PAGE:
The Akshar School in the small town of Wai, India, is one of a kind.
In a country where special education and resources for those with special needs are lacking, the institution has what India’s education system is missing: a working educational structure for children with special needs.
Established in 1982, Akshar School provides a safe, open environment for students with a variety of mental disabilities to receive an education they might otherwise miss.
Boasting a physical therapy room, speech therapy classes, and a vocational workshop, Akshar aims to set its students up with the means to lead gratifying lives. In addition, the school trains aspiring special education teachers, including the founder’s grandson.
Unlike the United States, which can still make further strides accommodating differently abled students, India has an even larger gap to close in providing structure for those who really need it.
According to IndiaSpend, a data focused public-interest journal, while India has passed the Education for All Movement, a piece of legislation that promotes free compulsory education for kids between ages 6-14, approximately 600,000 special needs children in that age range are out of school.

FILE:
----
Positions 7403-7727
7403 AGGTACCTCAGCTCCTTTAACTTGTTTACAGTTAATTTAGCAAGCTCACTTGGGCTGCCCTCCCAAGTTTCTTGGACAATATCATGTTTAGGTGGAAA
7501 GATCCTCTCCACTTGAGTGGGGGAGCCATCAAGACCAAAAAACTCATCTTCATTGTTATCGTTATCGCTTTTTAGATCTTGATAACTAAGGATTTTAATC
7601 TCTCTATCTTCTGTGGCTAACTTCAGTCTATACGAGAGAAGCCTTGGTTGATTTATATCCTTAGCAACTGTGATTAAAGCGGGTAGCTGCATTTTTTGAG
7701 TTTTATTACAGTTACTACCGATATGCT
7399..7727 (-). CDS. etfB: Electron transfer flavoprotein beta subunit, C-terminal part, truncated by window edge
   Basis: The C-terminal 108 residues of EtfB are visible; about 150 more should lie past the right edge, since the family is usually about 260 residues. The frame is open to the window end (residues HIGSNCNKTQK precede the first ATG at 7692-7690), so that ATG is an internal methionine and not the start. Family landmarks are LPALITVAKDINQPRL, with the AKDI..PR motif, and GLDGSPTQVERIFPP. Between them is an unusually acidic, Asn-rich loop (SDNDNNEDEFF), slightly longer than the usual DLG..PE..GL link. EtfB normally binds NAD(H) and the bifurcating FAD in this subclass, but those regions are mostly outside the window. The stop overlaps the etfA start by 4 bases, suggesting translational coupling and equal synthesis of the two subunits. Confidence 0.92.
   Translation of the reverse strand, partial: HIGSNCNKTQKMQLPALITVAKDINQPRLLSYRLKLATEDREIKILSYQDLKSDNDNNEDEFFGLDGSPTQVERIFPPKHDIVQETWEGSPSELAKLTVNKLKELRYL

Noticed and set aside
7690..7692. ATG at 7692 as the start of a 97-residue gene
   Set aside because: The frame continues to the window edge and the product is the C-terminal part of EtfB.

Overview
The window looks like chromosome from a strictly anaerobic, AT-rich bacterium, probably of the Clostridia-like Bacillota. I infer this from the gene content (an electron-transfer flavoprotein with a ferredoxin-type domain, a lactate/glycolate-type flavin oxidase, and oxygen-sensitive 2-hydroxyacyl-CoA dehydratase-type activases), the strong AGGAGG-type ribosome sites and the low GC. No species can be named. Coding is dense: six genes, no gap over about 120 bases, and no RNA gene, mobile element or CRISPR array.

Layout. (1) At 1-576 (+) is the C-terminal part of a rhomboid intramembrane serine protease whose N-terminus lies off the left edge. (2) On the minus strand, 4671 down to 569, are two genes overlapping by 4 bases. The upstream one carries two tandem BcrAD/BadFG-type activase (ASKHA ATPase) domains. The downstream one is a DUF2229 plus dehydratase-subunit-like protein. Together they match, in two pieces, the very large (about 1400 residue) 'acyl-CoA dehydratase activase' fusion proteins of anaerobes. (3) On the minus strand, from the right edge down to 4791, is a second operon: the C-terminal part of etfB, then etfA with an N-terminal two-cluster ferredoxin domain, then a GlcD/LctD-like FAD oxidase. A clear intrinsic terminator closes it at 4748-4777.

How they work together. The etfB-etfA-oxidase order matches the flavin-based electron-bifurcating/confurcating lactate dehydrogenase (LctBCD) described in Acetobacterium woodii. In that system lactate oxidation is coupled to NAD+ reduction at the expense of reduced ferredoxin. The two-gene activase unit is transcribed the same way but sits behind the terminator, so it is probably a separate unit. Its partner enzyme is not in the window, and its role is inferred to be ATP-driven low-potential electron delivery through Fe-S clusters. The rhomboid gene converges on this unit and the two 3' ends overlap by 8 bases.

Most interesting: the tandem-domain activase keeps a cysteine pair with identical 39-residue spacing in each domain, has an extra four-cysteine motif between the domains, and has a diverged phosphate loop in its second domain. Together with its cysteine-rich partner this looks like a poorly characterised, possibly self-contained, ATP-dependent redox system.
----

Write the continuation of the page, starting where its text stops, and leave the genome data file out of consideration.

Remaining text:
Additionally, while 89% of children with special needs in that same age range are attending elementary school, the number drops to 2% after the American equivalent of 9th grade.
Meanwhile, India’s federal government instituted a policy where registered special needs students receive a certificate that permits extensive government assistance. Resources like free transportation, easy-access loans, unemployment stipend, and educational scholarships are available to those who register.
However, the combination of India’s lack of infrastructure as well as a functioning bureaucracy means that more than half of all special-needs students won’t receive any sort of assistance, leaving many to find menial work or no work at all.
With the help of former Salt Lake Community College board member and Maharastra native, Ashok Joshi, the Akshar School has facilitated the growth of countless special needs students. And for a few hours on a rainy August afternoon, SLCC study abroad students took time out of their day to be with those same students.
Drawing, playing schoolyard games, and exploring Snapchat filters, SLCC students and faculty alike immersed themselves in unadulterated interaction with students of all different ages and needs.
Like the children they were spending time with, the study abroad students couldn’t refrain from being their authentic and open selves. The reciprocated joy from the genuine connection between SLCC students and Akshar students could not be paralleled, not with personal achievements or unending financial means.